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The Real Cause of Kidney Stones

Posted Sep 08 2009 10:55pm

In an episode of the TV comedy Seinfield, Kramer develops a kidney stone.

“What is that, anyway?” asks Jerry.

“It’s a stony mineral concretion,” replies Kramer quite accurately, “formed abnormally in the kidney. And this jagged shard of calcium pushes its way through the ureter into the bladder. It’s forced out through the urine!”

“Oh,” says Jerry, “that’s gotta hurt.”

If you can imagine having to urinate a quarter inch or larger rock-solid and jagged crystal, you can understand what kind of pain this would cause. It’s definitely something to be avoided. Yet many people, trying to prevent osteoporosis, are inviting this very condition — while doing little to help their bone mass.

The most common mineral composing a kidney stone is calcium. 5 It may seem strange to think in our age of epidemic calcium deficiency that we’d be suffering from a disease rooted in excess calcium. Yet, in this dilemma are the clues to reducing incidents of kidneys stones and osteoporosis.

Just look at what most people do when their doctor tells them they are suffering from some form of osteoporosis. They start drinking more milk and downing more calcium supplements.

Upping your calcium-rich foods helps the problem a little. “Little” being the key word. Millions of people are watching their bone mass fade away as they consume excessive amounts of dairy and calcium supplements. 1,2 It doesn’t take a scientist to see that a lack of calcium is not the problem.

Absorption is the issue.

You get the calcium into your blood stream, but how about your bones? And if it’s not getting into your bone cells, where is it going? Well, some of it may be hardening your arteries 3 and some may contribute to tumor growths 4 … but the majority ends up passing through your kidneys into the urine.

Of course, all that calcium — especially the coarser kind used in most supplements — doesn’t make it through the fine filter of your kidneys. Instead it collects, forming kidney stones.

So how can you absorb calcium better?

First of all, avoid calcium carbonate. Many people take this. But it is simply too big to be absorbed by the body. You should only consume calcium that has been broken down to its smallest possible size to enter your cells. If you’re going to take calcium supplements, the best source is angstrom calcium. You can find this at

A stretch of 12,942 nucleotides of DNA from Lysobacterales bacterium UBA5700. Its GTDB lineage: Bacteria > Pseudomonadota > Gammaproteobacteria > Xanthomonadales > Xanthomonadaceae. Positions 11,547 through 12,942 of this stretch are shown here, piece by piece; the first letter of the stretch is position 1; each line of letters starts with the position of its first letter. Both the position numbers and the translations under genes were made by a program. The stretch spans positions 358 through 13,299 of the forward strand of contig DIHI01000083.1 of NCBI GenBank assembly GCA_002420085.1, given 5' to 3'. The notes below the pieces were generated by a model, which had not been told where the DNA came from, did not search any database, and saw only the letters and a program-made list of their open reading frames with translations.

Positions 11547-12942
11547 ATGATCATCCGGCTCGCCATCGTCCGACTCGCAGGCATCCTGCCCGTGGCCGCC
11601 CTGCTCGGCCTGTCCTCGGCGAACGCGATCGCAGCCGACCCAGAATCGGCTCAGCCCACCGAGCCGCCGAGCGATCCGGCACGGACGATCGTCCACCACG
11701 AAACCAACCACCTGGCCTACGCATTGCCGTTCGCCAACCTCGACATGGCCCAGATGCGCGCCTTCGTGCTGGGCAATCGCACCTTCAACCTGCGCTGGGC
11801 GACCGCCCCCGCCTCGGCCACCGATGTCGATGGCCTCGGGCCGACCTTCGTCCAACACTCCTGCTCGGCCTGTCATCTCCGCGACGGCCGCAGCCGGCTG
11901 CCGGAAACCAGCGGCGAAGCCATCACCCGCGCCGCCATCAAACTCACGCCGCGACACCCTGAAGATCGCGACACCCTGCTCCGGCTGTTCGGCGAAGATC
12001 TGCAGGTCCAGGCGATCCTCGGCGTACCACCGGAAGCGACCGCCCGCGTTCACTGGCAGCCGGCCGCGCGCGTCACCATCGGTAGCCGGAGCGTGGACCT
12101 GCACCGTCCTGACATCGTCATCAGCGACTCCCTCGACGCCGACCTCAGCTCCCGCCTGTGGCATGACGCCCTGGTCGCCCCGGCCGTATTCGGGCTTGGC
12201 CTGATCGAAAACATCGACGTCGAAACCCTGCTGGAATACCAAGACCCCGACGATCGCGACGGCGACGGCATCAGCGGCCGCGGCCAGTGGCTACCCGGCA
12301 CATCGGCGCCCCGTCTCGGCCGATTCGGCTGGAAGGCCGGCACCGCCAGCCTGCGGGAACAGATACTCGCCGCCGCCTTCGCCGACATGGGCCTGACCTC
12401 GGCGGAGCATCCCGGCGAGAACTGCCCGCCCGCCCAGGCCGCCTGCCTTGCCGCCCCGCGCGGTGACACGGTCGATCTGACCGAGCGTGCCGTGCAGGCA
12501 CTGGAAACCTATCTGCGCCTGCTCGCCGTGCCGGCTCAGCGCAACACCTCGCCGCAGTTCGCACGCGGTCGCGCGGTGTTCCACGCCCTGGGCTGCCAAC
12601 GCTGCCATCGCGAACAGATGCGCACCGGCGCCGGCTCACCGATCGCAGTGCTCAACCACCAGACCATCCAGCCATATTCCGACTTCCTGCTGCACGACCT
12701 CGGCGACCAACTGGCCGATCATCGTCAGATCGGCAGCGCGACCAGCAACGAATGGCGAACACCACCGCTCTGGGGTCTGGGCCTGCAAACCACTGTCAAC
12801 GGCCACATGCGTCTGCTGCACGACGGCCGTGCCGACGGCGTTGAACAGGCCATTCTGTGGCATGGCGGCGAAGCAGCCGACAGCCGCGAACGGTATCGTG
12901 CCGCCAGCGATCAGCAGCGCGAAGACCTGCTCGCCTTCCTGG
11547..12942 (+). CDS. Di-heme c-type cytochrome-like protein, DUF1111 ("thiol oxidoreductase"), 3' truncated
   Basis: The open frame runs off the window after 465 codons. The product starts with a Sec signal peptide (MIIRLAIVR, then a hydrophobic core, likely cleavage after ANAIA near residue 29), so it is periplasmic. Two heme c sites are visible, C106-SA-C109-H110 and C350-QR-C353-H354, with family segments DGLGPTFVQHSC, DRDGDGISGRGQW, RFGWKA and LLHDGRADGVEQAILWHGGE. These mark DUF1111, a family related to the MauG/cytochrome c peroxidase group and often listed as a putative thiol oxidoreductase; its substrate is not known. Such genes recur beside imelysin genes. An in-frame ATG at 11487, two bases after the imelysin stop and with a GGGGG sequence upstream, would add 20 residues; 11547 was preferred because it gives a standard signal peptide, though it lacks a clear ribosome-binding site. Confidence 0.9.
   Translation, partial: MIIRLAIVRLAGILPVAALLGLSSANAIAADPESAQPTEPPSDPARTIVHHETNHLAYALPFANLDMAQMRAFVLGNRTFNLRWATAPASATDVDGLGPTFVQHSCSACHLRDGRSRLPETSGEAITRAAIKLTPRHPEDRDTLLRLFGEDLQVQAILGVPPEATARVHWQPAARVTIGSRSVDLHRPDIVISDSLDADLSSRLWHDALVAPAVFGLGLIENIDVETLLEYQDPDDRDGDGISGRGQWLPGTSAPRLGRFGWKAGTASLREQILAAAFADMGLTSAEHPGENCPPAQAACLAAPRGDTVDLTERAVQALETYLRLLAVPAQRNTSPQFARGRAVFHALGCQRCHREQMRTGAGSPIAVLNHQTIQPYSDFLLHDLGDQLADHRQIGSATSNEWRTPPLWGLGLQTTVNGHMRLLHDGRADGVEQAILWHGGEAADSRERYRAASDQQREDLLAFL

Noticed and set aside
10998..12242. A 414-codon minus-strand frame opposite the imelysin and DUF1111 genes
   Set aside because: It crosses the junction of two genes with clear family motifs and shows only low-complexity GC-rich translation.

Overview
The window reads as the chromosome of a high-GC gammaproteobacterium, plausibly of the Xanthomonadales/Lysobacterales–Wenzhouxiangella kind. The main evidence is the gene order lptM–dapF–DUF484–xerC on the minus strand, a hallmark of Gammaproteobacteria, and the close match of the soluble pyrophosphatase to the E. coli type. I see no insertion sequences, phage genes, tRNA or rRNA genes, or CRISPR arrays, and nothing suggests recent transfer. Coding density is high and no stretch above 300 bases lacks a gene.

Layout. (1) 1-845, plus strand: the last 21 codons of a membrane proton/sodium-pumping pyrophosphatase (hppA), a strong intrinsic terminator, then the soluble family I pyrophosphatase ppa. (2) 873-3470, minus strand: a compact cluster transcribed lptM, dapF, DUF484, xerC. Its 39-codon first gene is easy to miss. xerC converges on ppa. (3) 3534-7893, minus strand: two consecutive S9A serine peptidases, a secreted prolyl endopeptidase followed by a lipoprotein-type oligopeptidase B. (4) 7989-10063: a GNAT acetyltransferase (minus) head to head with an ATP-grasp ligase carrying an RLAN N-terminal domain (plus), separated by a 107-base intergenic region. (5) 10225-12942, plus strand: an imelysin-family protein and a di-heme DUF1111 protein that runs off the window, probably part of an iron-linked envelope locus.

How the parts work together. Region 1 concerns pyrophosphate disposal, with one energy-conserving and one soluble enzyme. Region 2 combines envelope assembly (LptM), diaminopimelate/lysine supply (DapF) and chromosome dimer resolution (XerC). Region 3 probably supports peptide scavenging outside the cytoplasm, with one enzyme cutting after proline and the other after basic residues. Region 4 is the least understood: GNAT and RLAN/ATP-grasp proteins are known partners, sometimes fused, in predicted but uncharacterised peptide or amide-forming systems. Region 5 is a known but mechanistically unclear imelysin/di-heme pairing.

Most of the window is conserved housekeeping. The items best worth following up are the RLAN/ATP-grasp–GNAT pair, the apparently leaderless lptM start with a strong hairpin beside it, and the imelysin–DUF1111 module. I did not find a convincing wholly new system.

Plants provide us with naturally absorbable calcium. They extract calcium from the soil and break it down, making it part of their structure. Leafy greens and almonds are excellent sources of calcium. So is grass, which is fed to organically-raised cows, goats, sheep and water buffalo. Grass-fed animals produce highly absorbable calcium-rich milk.

So a balanced diet with leafy vegetables, almonds and grass-fed dairy should provide you with enough calcium — as long as the soil in which they were grown is rich in calcium (usually not a problem).

But don’t stop there. Magnesium is essential to absorbing calcium. It allows the cells to relax and open. Without magnesium, calcium will not absorb fully. In fact, it’s still going to collect in excess in your bloodstream, forming kidney stones.

Angstrom magnesium is available from the same company ( and they also offer a convenient vial combining calcium, magnesium and boron, all good for your bones.

At the end of that Seinfeld episode, Kramer finally did get rid of his kidney stone. In a public restroom at a circus. His scream was so loud, it sent the tightrope walker plummeting to the safety net.

That’s an experience I wish on no one. So please, make sure you are getting enough calcium and magnesium from sources that your cells can absorb.



[ Ed. Note: Dr. Carolyn Dean is The Doctor of the Future and the author of 18 health books. She's the medical director for the Nutritional Magnesium Association. You’re invited to receive a free subscription to her Doctor of the Future blog, join a 48-week Future Health Now! wellness program or schedule a telephone consultation at]

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